There are several different types of retirement savings accounts. Each has its own set of advantages and disadvantages, but all offer at least some form of assistance in growing your nest egg for your future.

It is worth noting that these plans can be indulged in by small businesses and self employed individuals as well, access is not restricted to bigger companies.

Comparison shopping for low account fees

Account fees are always going to be present on retirement accounts. The founder of Vanguard Investment Firms, John Bogle, has gone on record as saying that the companies like his make at least half a trillion dollars per year – before the market grows or falls. So where is that coming from? Account fees.
While it’s true that most (if not all) accounts have fees for maintenance, it is also true that we live in a competitive financial market where banks will compete for your business by offering lower fees from time to time. The lower your fees are, the higher your earnings remain!

Don’t think the fees are that bad? Consider this example: If you were to invest $10,000 in an account that earned 8% interest and only charged a 1% fee per year, in twenty five years you’d have spent $16,000 maintaining that account.

You may not be able to avoid fees entirely, but don’t be afraid to do a little comparison shopping. Maybe adviser A doesn’t charge transaction fees, or adviser B charges extra ones. The bottom line is to be aware of these fees, and to balance them against the expertise of your adviser.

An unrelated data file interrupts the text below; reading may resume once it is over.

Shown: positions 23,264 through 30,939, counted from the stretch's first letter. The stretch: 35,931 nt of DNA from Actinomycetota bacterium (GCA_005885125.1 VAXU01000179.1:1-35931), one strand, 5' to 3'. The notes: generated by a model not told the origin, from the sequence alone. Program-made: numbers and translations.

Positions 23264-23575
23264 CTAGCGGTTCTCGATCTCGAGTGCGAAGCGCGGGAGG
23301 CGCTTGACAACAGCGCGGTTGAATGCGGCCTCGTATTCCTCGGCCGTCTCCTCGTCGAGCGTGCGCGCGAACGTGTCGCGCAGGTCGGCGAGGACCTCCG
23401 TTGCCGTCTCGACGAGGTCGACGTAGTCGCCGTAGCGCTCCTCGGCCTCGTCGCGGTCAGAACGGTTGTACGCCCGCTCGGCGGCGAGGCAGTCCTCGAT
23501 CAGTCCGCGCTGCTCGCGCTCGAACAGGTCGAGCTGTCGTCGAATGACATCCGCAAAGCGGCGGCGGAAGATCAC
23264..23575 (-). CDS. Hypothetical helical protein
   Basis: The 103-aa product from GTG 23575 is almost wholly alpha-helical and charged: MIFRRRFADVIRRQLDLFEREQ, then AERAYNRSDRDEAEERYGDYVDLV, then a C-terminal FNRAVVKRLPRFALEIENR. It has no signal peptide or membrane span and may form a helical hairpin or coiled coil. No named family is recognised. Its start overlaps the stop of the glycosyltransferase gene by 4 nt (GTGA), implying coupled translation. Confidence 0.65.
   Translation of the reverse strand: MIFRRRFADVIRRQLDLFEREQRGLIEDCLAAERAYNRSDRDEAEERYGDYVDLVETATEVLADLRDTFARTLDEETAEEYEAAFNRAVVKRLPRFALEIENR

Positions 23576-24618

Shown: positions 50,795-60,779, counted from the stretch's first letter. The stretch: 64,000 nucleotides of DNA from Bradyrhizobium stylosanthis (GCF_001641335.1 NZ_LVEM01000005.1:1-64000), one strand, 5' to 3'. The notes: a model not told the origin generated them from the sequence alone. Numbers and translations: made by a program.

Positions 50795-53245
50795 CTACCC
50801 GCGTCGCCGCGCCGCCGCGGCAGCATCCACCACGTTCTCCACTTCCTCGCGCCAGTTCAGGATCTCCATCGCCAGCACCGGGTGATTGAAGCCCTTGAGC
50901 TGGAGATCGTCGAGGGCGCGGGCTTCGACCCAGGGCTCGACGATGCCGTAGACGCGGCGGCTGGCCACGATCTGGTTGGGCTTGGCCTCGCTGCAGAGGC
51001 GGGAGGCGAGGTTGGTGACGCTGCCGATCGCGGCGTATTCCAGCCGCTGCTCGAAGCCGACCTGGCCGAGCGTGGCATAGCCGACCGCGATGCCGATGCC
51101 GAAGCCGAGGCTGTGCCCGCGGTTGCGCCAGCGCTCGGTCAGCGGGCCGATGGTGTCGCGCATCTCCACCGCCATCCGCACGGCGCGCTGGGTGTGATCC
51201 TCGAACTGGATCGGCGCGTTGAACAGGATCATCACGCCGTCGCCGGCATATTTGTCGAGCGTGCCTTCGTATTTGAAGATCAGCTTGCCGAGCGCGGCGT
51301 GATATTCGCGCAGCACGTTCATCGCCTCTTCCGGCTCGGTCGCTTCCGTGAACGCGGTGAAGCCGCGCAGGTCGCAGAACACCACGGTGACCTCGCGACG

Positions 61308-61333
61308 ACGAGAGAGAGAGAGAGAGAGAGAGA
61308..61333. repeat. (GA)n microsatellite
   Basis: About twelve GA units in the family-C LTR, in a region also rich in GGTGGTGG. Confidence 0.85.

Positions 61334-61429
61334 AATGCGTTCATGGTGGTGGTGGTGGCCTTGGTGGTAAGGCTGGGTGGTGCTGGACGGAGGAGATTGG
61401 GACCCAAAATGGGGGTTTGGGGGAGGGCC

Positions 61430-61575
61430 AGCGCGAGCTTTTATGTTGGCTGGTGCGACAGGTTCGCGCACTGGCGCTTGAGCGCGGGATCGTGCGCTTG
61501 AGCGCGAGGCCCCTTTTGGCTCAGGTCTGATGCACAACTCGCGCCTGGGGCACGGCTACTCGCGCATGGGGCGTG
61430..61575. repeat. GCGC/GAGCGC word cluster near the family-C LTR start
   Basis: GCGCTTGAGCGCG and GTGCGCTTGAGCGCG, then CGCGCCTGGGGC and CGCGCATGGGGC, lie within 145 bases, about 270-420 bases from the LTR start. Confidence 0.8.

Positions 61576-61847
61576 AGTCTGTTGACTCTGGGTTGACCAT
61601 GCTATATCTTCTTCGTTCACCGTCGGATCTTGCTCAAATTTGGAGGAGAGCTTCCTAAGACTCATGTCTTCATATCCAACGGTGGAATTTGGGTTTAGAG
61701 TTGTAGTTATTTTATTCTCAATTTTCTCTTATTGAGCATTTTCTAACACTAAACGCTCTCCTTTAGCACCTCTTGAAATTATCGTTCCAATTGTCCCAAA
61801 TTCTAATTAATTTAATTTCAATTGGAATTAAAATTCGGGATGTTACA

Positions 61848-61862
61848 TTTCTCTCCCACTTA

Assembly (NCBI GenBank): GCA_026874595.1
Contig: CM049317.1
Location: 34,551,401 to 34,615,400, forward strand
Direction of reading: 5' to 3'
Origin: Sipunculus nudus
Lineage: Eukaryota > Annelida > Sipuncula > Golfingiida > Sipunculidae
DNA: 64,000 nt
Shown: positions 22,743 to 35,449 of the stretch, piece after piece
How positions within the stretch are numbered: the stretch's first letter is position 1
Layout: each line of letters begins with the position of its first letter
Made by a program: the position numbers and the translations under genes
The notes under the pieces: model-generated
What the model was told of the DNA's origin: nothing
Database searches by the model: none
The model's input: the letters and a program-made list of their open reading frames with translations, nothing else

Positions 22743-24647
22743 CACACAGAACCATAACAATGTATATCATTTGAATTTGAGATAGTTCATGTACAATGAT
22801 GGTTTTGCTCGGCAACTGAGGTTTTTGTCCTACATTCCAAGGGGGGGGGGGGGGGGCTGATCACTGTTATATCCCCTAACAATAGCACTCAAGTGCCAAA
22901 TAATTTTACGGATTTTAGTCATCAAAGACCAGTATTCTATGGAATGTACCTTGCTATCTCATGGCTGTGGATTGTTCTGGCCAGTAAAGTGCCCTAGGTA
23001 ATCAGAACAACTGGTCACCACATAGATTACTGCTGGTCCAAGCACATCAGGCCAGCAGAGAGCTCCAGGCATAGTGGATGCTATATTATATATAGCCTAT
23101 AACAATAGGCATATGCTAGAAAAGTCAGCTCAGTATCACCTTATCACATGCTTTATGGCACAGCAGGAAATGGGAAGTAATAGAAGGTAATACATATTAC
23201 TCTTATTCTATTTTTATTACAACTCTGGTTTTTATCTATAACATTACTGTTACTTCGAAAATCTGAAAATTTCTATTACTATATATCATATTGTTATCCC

If you trust the person you’re with and their fees seem reasonable, you likely have no cause to switch accounts over. Just be sure you’re not getting raked over the coals any more than you need to be with transaction fees or other hidden retirement account charges.

Diversifying your investments

You know the old adage “don’t put all of your eggs in one basket”? Well, that advice is practically gold in the financial world of retirement savings. You’ll hear it from your financial adviser, you’ll hear it from economists, and banks will sing the same tune as well! When you’re investing, it’s hard to imagine a scenario that wouldn’t benefit from a little more diversification.

The alternative, to invest heavily in a single form of savings, can result in bigger payoffs – but also bigger losses. If your one investment goes under, your entire savings could easily be gone. This is why diversification is such an important facet of the retirement planning process, the more eggs you have out there, the more likely you will be to have a hatched chick (or appropriate nest egg) when you’re ready to retire.